is secured with a pin or strip of adhesive tape at the crossing on top of the head. It may be used for fractures of the lower jaw and to retain compresses to the chin (fig. 4-31).
Figure 4-31.Barton bandage.
Figure 4-32.Triangular bandage.
Triangular bandages are usually made of muslin. They are made by cutting a 36 to 40 square of a piece of cloth and then cutting the square diagonally, thus making two triangular bandages (in sterile packs on the Navys medical stock list). A smaller bandage may be made by folding a large handkerchief diagonally. The longest side of the triangular bandage is called the base; the corner directly opposite the middle of the base is called the point; and the other two corners are called ends (fig. 4-32).
The triangular bandage is useful because it can be folded in a variety of ways to fit almost any part of the body. Padding may be added to areas that may become uncomfortable.
Figure 4-33.Triangular bandage for the head.
TRIANGULAR BANDAGE FOR HEAD. This bandage is used to retain compresses on the forehead or scalp. Fold back the base about 2 inches to make a hem. Place the middle of the base on the forehead, just above the eyebrows, with the hem on the outside. Let the point fall over the head and down over the occiput (back of the head). Bring the ends of the triangle around the back of the head above the ears, cross them over the point, carry them around the forehead and tie in a SQUARE KNOT. Hold the compress firmly with one hand and, with the other, gently pull down the point until the compress is snug; then bring the point up and tuck it over and in the bandage where it crosses the back part of the head (fig. 4-33).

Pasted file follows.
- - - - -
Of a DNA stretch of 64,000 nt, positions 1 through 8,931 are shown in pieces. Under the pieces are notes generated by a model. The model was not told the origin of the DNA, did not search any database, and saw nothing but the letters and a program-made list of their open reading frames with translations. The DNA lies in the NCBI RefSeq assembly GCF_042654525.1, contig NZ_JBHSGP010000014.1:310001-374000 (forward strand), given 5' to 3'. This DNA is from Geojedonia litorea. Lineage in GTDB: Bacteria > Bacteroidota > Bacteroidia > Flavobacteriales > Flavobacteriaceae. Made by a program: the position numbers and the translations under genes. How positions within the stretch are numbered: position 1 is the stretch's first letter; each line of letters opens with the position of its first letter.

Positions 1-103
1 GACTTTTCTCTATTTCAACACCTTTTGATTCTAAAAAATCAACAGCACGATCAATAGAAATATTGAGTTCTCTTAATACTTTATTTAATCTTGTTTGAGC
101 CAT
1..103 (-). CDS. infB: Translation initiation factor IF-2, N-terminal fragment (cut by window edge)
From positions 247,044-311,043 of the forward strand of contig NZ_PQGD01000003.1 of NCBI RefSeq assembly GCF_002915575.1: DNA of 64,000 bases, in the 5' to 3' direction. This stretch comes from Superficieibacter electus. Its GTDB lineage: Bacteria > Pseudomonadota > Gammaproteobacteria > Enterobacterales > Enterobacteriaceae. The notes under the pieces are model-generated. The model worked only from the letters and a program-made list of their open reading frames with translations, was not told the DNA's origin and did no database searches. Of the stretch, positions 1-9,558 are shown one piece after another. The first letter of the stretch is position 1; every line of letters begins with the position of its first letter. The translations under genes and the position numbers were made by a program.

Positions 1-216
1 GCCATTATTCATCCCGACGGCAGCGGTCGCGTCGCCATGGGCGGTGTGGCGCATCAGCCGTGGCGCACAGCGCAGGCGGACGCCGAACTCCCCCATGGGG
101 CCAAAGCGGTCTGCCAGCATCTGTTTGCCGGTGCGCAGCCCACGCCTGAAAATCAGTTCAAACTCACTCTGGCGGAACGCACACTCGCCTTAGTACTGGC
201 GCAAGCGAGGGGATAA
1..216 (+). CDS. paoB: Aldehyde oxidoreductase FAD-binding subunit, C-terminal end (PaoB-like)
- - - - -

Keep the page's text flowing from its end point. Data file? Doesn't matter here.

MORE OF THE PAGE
TRIANGULAR BANDAGE FOR SHOULDER. Cut or tear the point, perpendicular to the base, about 10 inches. Tie the two points loosely around the patients neck, allowing the base to drape down over the compress on the injured side. Fold the base to the desired width, grasp the ends, and fold or roll the sides toward the shoulder to store the excess bandage. Wrap the ends snugly around the upper arm, and tie on the outside surface of the arm (fig. 4-34).
TRIANGULAR BANDAGE FOR CHEST. Cut or tear the point, perpendicular to the base about 10 inches. Tie the two points loosely around the patients neck, allowing the bandage to drape